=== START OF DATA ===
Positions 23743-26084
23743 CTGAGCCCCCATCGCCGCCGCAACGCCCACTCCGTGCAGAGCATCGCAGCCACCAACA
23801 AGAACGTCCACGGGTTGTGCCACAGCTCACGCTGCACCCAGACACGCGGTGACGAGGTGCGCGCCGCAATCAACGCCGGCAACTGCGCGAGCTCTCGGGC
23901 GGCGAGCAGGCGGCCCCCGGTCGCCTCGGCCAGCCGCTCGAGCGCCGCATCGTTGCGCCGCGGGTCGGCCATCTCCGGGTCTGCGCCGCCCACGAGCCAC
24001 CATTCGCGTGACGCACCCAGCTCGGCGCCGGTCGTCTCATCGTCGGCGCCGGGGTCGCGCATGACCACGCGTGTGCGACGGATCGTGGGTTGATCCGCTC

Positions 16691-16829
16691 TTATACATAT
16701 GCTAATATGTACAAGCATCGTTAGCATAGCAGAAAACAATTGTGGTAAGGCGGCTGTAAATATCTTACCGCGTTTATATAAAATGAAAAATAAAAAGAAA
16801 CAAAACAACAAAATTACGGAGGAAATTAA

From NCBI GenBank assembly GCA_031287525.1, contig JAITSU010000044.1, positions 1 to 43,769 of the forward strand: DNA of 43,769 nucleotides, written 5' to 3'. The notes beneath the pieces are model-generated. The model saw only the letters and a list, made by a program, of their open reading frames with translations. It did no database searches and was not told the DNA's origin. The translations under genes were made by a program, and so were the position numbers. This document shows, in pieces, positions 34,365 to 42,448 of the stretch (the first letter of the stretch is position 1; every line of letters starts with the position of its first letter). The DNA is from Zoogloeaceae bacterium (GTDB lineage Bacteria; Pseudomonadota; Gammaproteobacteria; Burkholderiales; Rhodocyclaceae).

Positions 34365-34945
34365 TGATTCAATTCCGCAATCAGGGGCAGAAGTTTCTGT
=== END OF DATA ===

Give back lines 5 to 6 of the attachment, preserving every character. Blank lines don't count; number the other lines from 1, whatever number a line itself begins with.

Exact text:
24001 CATTCGCGTGACGCACCCAGCTCGGCGCCGGTCGTCTCATCGTCGGCGCCGGGGTCGCGCATGACCACGCGTGTGCGACGGATCGTGGGTTGATCCGCTC

Positions 16691-16829